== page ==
Yes, folks, it is that time of the year again, when traditionalists face off against the avant-garde. Nowhere is this more apparent than around the Thanksgiving table. On one side we have the hardliners who haven't deviated from their annual menu since Great-aunt Minnie served the first green bean casserole. On the other side sit the trailblazers, the provocateurs who dare to offer a yam gratin in lieu of sweet potatoes with mini marshmallows and pumpkin soufflé rather than pie.
But perhaps nowhere is the divide more apparent than on the subject of cranberry sauce: jellied or chunky, sweet or spicy, canned or homemade.
Bowing my head, not in shame but to hide my grin, I admit to being a non-traditionalist. This year I'll be serving a roast capon with a shiitake mushroom and Armagnac sauce. My stuffing will be a savory spinach and artichoke bread pudding and nary a green bean will be seen. Instead my family will be eating an herbed zucchini gratin. Dessert? A pear tart with homemade cinnamon ice cream.
Will there be cranberry sauce? No, there will not. I will however, be making cranberry ketchup for those sandwiches we'll be eating on Friday. I don't remember where I found this recipe, but it is a wonderful switch from regular ketchup. It's also the perfect hostess gift if someone else is doing the cooking this year.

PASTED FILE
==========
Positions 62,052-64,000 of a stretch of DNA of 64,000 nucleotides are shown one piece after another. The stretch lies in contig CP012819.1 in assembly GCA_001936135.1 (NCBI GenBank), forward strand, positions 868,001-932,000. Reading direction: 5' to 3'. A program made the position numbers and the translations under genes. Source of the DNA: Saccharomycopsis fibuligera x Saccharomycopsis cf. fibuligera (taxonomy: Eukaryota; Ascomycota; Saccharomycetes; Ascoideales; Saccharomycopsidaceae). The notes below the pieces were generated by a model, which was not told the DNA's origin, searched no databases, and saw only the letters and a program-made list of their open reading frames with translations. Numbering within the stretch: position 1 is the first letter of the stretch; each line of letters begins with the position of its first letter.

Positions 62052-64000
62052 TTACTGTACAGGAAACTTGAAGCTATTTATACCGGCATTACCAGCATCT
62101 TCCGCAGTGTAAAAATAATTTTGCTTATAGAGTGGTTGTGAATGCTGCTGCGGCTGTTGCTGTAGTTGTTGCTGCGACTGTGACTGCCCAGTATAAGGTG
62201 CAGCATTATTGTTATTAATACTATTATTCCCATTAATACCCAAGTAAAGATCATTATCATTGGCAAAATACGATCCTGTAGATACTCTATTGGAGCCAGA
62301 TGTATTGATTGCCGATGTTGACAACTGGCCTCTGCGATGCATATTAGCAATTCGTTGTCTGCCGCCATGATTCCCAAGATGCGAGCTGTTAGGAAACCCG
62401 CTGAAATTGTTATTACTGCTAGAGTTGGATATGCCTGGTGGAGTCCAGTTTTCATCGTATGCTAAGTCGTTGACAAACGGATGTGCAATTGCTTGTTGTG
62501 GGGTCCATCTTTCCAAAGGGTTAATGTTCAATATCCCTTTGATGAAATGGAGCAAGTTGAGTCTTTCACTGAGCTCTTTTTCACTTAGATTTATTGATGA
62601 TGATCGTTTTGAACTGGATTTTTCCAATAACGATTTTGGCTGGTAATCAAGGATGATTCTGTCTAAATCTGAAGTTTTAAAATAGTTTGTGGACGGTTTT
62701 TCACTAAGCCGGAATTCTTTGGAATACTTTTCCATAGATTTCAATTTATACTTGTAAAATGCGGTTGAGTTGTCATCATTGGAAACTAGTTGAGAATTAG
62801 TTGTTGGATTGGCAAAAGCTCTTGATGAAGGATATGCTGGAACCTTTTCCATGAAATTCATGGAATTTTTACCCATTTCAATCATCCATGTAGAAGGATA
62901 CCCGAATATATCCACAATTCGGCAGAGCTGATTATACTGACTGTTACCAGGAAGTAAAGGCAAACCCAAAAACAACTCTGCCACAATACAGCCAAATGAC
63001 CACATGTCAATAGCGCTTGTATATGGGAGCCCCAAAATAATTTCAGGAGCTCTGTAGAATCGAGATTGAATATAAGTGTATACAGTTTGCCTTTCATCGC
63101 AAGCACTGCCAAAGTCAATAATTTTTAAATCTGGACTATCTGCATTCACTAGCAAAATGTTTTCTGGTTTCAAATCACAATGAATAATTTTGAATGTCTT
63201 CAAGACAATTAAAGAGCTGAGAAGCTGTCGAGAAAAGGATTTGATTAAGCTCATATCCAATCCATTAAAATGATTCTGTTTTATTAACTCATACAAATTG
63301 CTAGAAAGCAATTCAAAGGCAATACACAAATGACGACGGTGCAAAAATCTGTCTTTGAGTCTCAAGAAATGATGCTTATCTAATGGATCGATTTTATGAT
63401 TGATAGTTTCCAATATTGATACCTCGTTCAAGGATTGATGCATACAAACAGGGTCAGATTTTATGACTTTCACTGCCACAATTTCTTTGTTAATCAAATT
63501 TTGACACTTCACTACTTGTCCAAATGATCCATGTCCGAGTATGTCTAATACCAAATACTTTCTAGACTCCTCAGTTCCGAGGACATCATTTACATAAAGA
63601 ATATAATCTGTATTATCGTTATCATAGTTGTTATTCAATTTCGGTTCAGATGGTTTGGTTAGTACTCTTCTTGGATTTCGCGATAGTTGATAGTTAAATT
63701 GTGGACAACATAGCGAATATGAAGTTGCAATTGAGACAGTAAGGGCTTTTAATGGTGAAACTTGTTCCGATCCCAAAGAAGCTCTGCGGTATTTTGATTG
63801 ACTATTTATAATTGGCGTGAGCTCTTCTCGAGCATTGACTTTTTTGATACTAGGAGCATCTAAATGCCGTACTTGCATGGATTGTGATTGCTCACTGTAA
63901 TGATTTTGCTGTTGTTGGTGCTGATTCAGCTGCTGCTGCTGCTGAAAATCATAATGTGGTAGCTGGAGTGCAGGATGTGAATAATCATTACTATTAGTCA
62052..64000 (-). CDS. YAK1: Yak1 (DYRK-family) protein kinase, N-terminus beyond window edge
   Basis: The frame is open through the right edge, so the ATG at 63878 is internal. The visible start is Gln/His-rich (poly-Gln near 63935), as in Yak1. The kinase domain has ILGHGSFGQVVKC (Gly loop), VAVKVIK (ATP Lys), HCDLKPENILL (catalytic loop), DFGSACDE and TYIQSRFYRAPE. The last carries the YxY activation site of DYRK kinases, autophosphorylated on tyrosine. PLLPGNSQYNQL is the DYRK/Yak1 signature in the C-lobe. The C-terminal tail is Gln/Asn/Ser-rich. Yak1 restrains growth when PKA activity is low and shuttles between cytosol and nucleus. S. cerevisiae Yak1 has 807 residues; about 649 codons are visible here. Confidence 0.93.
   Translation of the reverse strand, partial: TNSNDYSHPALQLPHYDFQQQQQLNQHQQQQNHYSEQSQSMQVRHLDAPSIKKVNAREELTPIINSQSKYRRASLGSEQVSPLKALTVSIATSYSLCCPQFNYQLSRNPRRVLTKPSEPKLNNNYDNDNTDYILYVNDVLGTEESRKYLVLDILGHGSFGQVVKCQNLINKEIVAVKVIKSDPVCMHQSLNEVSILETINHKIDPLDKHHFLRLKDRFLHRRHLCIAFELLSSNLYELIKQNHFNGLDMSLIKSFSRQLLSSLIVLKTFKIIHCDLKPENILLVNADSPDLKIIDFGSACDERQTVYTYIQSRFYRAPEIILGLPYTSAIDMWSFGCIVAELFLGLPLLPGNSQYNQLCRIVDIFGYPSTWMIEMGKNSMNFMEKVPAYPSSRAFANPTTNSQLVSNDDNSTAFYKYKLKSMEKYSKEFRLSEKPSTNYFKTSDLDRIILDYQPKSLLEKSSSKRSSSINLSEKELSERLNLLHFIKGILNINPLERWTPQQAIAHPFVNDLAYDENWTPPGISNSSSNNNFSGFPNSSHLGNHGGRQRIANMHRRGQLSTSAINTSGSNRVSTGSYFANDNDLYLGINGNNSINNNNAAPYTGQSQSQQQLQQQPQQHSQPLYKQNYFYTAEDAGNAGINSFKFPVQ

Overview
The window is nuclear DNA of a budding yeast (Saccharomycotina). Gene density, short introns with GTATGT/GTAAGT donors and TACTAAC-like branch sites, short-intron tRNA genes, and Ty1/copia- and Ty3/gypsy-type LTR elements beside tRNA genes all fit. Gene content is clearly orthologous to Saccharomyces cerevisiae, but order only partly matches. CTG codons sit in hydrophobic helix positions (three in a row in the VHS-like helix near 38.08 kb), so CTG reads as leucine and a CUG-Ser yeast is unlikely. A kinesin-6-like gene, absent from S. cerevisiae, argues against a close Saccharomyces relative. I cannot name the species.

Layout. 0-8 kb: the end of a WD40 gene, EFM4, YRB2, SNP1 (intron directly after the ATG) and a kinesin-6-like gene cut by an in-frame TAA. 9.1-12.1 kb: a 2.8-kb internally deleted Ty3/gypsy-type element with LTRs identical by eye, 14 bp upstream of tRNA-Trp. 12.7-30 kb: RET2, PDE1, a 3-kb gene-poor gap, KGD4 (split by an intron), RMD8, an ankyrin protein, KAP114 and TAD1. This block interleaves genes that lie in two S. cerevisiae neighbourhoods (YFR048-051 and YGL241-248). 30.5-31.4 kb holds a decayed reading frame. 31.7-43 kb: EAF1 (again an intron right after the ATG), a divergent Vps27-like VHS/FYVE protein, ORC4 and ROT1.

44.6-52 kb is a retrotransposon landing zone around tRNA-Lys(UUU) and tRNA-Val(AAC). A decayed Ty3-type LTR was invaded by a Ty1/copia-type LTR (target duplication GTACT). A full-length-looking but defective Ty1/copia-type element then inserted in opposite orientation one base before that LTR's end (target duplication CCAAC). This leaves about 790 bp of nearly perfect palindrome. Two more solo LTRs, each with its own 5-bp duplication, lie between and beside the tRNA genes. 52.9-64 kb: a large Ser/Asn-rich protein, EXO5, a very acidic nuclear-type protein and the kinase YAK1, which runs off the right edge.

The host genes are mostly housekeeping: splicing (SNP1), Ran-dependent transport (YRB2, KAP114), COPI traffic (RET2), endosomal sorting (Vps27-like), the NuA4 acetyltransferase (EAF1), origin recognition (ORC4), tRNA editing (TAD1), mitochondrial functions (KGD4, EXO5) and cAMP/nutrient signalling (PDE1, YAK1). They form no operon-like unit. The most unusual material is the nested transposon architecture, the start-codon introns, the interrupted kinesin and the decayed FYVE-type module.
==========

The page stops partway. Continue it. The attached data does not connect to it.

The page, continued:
1 12-ounce bag whole cranberries, picked over (3 1/3 cups)
2 large onions, finely chopped (2 1/2 cups)
1 cup white wine vinegar
2 medium garlic cloves, minced
1 Tbsp ground allspice
1 tsp salt
2/3 cup sugar
1 In a medium nonreactive saucepan, combine 2/3 cup water with the cranberries, onions, vinegar, garlic, allspice and salt. Bring to a simmer over moderately low heat and cook, stirring occasionally, until thick and pulpy, about 20 minutes. Stir in the sugar, return to a simmer and cook, stirring frequently, for 15 minutes longer. Let cook for 30 minutes.
2 Transfer the mixture to a blender and puree, then strain into a glass measure. Pour the ketchup into glass bottles or jars and refrigerate. The ketchup will keep, refrigerated, for up to 2 months
Yields 1 1/2 pints.